In the meantime, I got into the IBA for MBA. I thought that there is a demand for IBA graduates in the job market. But BAT, unfortunately, posted me to Sylhet at the same time. I tried to transfer back to Dhaka but BAT did not agree. So, I was left to choose between a job with lots of opportunities and an education from a revered institution in the country.

Finally, I chose to quit the job and stay in Dhaka without a job. It was a risky decision but I continued my study at IBA and a few months later I got a job at Beximco as well.

I worked there for 2 years and then I moved here, to IDLC, where I stayed for the next 15 years.

I first joined IDLC as an Assistant Manager and gradually moved up to a managerial position. And after almost a decade, I was promoted to the CFO position in the company.

At that point, I thought to myself that it is a very important position. As a CFO I was looking after all five major activities of the company including Administration, Finance, Accounting, HR, and Treasury. At some point during that time, I thought that as an accounting-finance person this is possibly the endpoint for me. But soon I realized that I wanted to do more.

I thought long and hard and decided that I want to learn more about business and get into it. So, I put a proposition to IDLC's management that I want to move to the business units despite the fact that accounting/finance personnel often end up where I was. They gave me an opportunity and I started a new SME division.

Future Startup: I want to ask a quick question here. How did you end up in finance? Were you always passionate about it?

Arif Khan: No, not at all, actually. In fact, I completed my college education in the science discipline. As usual, my parents, naturally as a science student, wanted me to be either a doctor or an engineer. But as I said before, I lost focus on my education after SSC and in between HSC. So my results were not good and I was not attentive about my future career.

Then one of my friends suggested I switch to business studies because there were more job opportunities. He told me about the CMA degree and said "if you could get a CMA degree it would be good for you". According to his suggestion, I got myself into ICMAB. While studying CMA, I realized that it was critical for me to get a master's degree in business as well. As a result, I enrolled in a master's program. So, basically, finance was kind of an accidental thing for me.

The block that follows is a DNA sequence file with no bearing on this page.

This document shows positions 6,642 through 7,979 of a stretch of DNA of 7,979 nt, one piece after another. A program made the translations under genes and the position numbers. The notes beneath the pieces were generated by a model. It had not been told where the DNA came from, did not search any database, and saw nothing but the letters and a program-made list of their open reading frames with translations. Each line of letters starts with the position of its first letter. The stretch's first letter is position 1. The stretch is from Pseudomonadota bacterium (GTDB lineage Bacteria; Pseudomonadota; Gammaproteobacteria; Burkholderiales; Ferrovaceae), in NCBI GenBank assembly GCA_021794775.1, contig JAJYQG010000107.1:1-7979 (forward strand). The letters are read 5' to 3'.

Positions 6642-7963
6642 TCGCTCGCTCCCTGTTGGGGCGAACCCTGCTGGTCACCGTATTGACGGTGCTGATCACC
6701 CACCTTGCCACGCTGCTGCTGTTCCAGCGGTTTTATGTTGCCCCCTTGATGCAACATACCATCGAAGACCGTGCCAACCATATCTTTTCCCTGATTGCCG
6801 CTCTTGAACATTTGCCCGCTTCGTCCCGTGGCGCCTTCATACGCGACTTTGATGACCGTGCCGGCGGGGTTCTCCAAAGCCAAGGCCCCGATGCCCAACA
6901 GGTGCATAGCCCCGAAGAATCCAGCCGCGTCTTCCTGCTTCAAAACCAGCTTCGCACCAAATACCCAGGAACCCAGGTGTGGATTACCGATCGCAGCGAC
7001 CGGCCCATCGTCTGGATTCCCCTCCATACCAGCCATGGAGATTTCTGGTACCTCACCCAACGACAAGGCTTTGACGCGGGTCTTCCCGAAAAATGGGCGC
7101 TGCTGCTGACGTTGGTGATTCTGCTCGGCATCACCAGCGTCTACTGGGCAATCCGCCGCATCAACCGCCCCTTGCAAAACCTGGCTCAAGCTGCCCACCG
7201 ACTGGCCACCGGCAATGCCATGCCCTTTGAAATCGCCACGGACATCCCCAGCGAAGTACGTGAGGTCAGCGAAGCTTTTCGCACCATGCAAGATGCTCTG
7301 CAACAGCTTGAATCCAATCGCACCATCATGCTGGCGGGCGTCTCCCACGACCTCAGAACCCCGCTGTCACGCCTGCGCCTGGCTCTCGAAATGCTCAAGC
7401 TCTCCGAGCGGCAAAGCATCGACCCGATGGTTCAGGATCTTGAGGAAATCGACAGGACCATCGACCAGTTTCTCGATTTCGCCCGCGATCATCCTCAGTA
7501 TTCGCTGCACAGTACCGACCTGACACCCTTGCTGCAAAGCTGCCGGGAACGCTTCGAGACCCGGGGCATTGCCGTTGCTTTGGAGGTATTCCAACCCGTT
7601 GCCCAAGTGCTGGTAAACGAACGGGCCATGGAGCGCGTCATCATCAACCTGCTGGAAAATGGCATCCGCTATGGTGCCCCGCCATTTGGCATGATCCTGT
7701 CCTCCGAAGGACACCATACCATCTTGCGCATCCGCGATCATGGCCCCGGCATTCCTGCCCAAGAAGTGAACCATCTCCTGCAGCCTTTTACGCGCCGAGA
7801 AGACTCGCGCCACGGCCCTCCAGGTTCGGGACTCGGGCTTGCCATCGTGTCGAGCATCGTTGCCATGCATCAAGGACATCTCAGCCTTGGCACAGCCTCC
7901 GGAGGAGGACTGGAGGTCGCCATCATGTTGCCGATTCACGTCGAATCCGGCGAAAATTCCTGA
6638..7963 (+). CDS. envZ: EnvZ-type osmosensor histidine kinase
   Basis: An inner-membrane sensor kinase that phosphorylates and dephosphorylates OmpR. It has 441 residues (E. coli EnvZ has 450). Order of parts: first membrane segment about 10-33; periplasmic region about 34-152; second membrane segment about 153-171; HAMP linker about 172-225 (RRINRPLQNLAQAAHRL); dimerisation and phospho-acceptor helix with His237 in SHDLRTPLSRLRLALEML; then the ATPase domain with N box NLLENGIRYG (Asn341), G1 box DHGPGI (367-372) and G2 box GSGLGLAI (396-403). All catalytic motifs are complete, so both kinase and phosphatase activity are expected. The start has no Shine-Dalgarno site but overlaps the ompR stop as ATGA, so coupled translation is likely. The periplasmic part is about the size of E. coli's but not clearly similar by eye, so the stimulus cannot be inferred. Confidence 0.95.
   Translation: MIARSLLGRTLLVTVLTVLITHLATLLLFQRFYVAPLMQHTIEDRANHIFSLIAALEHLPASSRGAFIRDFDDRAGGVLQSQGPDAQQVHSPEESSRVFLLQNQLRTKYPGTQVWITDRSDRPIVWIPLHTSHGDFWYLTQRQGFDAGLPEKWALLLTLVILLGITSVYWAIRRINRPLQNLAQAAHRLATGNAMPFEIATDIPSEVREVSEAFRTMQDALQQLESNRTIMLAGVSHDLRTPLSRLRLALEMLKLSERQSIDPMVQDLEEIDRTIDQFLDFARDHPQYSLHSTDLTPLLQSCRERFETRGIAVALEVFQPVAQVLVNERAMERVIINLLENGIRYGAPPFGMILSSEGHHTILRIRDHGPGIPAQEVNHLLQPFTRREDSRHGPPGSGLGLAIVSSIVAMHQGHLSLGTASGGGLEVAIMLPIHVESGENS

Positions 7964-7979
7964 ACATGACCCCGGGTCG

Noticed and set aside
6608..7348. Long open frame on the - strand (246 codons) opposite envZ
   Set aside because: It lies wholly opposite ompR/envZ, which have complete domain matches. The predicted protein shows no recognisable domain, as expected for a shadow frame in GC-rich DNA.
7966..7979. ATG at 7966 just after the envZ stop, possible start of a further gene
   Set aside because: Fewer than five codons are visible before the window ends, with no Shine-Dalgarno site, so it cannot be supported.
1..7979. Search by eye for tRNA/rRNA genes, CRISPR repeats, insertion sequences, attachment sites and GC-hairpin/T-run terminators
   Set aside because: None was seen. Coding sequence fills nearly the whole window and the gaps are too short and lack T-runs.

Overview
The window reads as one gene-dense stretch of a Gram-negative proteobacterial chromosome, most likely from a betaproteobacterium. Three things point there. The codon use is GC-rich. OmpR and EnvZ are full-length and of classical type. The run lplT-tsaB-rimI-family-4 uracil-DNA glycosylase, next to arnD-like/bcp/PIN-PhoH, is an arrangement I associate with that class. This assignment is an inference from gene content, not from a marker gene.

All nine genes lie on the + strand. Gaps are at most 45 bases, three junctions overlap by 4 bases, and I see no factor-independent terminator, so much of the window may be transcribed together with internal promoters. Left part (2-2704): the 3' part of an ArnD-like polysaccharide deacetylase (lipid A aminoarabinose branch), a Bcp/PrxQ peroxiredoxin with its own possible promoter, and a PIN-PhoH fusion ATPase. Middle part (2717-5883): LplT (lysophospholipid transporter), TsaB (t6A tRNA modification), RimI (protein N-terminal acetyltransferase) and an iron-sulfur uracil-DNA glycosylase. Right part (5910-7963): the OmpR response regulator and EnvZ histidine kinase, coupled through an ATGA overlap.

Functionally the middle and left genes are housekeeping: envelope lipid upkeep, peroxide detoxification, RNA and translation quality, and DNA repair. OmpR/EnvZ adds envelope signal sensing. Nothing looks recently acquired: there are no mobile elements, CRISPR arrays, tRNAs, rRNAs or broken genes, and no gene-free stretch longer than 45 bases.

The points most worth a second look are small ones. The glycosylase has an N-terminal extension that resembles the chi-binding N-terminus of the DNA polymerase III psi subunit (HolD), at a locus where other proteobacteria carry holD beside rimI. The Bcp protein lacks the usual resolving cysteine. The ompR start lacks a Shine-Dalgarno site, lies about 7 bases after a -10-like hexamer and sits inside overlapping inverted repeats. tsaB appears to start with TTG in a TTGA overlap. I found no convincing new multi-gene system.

The most important thing that I have learned is that there's no shortcut in life. There is very little importance of being a genius. Most of the things we do at IDLC are no rocket science. You don’t need to be a genius to be successful, what you need is to work really really hard, persistently. You need to put your everything into your work with a rock solid consistency.

Future Startup: You spent a 15 years stint at IDLC before leaving in 2010, during your time you contributed to the launching of Small and Medium Enterprises (SME), the Personal Finance Division (PFD), Merchant the Banking, and IDLC Securities Limited. A little bit about that journey.

Arif Khan: As I said I was the CFO and later on decided to move to business. When I moved to the business units, I opened up the Emerging Corporate Division in the company which is now known as the SME division.

The entire SME division was supervised by me at the very beginning which now counts for up to 46% of the total operation of IDLC. SME is one of our key focus areas now. We started 15 years ago and I’m really happy that that department has thrived in IDLC.

Afterward, management gave me another opportunity to start a consumer business department, i.e. home loans, auto loans, etc to household borrowers. The management seconded my decision and a new division called Personal Investment Division (PID) which is now known as the consumer division and accounts for around 32% of our business.

So, these two operations--which now constitute over 80% of IDLC's total business-- were started under my leadership back then.

After that we also launched two separate businesses i.e. IDLC Securities which deals with brokerage business, buying and selling shares of various companies. We started this operation and within three years we became one of the top five players in the market. We are now third in the market.